By Derek Strahan BA Cantab (Modern Languages, French & Spanish)



The case of Josef Haydn illustrates the point, which will be the subject of an article to be posted on this website: "The man who married the wrong daughter". In his early days in Vienna , Haydn fell in love with Therese Keller, the younger daughter of a middle class family of wig makers. To show their disapproval of the match, the family arranged for the daughter to become a nun. Haydn was employed to compose organ concerti for performance at the induction ceremony. He kept very few copies of his compositions, but he retained copies of these concerti throughout his life. And he made the mistake of marrying the older sister, Maria Anna, who accompanied him when he obtained a long-term appointment at the court of the wealthy Hungarian aristocratic family, the Esterhazy.

His employer, Prince Nicolas Esterhazy, devoted many years to building Esterhaza, an imitation of Versailles in a mosquito-ridden swamp in Western Hungary . Accommodation was scarce and, among the musicians, only the leader, Haydn was permitted to live with his wife - a privilege he would happily not forgone, since the marriage was a total disaster.

Haydn himself is quoted as saying: "She has no virtues, and it is entirely indifferent to her whether her husband is a shoemaker or an artist." The highlight of his wife's social life was visits from the vicar. She tore up his music scores to obtain paper for her hair curlers. Do I digress? Is this information pertinent to our agenda?

Well, it's pertinent in the overall context of "Composer's earning money" , as it illustrates Haydn's conditions of employment. Haydn's attempt to solicit support from the bourgeoisie impacted disastrously on his quality of life, and had a bizarre side effect on it, when he finally obtained employment from the aristocracy. Fortunately, his employer, understanding Haydn's situation, tolerated the series of well-documented affairs that Haydn had with female singers and musicians to whom he gave valuable employment, during his 30 year exile in that mosquito-ridden swamp, creating and presenting a constant stream of new music for his eccentric employer.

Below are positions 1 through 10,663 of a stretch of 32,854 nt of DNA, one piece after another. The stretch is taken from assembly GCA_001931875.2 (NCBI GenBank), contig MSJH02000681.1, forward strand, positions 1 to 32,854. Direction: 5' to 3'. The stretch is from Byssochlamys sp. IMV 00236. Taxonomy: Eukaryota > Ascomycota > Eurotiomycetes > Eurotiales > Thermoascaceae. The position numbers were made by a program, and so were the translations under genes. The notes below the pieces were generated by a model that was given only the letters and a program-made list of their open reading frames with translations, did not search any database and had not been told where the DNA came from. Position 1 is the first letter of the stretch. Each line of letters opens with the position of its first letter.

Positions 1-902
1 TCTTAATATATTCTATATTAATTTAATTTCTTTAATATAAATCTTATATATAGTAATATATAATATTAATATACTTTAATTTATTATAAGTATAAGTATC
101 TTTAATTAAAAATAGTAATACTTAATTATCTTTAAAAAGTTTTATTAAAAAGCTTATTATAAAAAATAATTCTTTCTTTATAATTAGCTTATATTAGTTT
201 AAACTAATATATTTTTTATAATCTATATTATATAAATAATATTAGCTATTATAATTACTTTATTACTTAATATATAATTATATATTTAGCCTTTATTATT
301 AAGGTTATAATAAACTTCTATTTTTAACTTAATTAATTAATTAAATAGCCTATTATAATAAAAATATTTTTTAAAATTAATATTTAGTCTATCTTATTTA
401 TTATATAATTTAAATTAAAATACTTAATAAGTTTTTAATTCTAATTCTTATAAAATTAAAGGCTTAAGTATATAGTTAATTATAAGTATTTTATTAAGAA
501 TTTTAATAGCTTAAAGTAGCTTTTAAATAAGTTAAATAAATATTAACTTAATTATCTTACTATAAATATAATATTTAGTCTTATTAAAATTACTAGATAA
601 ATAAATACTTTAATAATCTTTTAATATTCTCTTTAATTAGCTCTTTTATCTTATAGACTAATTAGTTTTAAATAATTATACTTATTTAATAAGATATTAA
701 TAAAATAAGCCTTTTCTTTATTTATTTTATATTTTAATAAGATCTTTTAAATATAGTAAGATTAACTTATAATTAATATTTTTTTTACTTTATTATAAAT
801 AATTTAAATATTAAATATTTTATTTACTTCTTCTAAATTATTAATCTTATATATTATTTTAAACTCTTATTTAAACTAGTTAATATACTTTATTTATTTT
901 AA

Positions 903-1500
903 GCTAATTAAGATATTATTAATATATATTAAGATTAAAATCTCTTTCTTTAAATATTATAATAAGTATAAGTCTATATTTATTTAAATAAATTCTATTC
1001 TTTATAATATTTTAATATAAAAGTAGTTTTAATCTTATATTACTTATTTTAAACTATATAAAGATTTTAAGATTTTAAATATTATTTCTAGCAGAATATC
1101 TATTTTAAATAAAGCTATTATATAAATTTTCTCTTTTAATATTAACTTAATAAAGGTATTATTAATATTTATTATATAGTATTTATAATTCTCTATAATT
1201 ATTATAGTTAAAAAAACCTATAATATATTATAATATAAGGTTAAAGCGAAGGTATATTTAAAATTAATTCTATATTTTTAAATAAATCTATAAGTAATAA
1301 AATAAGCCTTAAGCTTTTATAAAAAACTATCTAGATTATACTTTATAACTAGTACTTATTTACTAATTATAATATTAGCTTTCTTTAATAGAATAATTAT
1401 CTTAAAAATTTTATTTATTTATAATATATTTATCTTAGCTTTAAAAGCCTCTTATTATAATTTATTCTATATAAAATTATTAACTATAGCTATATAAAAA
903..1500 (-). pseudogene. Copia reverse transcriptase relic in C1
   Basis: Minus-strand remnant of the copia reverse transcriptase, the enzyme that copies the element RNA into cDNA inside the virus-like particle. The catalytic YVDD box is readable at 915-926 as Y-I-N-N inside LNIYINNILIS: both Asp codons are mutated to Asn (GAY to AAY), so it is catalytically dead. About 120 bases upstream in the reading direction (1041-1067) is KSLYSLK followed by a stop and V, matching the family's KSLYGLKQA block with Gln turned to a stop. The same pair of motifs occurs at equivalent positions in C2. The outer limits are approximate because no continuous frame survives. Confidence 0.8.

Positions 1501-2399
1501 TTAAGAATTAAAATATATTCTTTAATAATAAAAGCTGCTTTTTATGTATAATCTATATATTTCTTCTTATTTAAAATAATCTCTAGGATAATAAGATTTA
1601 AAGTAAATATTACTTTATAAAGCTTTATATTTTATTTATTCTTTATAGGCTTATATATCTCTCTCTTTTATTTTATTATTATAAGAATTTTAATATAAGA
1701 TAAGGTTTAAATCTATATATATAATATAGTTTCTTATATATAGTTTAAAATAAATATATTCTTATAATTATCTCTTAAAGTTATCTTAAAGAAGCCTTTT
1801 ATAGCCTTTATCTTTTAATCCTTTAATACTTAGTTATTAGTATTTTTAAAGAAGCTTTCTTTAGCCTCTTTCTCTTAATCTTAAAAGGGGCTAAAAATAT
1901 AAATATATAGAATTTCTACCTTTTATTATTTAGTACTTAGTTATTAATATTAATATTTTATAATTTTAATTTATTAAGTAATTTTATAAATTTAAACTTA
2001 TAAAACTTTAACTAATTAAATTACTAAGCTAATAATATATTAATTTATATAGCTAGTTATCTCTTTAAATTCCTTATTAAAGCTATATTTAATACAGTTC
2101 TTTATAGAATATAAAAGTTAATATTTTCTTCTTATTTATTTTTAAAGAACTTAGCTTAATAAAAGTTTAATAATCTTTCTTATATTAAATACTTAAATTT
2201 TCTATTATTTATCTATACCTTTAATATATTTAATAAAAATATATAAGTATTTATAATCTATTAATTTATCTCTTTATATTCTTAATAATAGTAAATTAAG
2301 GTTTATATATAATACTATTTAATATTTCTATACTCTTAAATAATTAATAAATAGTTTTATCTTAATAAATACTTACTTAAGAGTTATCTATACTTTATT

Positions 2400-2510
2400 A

Haydn lived long enough to be able to capitalise on his vast output. When he was finally released from his long tenure he lived his remained years based in Vienna , touring the great capitals, including London . Much loved for the sunny disposition and humour of much of his music, there is also no shortage of works revealing "sturm und drag" - "storm and stress".

Here are two extracts, the first from the first movement of the aforementioned organ concerto, which shows no signs of the turmoil which Haydn must have been feeling when he wrote it. We follow that with the opening to Symphony No. 44 in E minor, subtitled "Trauersymphonie", which is imbued with "sturm und drag". He didn't write this music because he was upset. He wrote it because "Storm and stress" music was in vogue. Hadyn was a consummate professional, who wrote music to order. But of course he did know what "sturm und drag" felt like.

(MUSIC CUE 2 Excerpt from 1 st movement Haydn's Concerto for organ and orchestra in C major )
(MUSIC CUE 3 Excerpt from 1 st movement Haydn's Symphony No. 44 in E minor)

Next >>


Part 1 - Biography
Part 1 - Preamble
Part 2 - Agenda
Part 2 - Arts Organisations - History
Part 3 - Rise of the Committee
Part 4 - Radical Proposition
1. Direct support?
2. Funding?
3. Funding bodies?
4. Bureaucrats?
5. Not empowered.
6 Statistics!
Part 5 - Loose Ends
The Medici Program
Part 6 - No Reasons
Part 7 - Summing Up
Part 8 - Composers earning money
J.S. Bach
Josef Haydn
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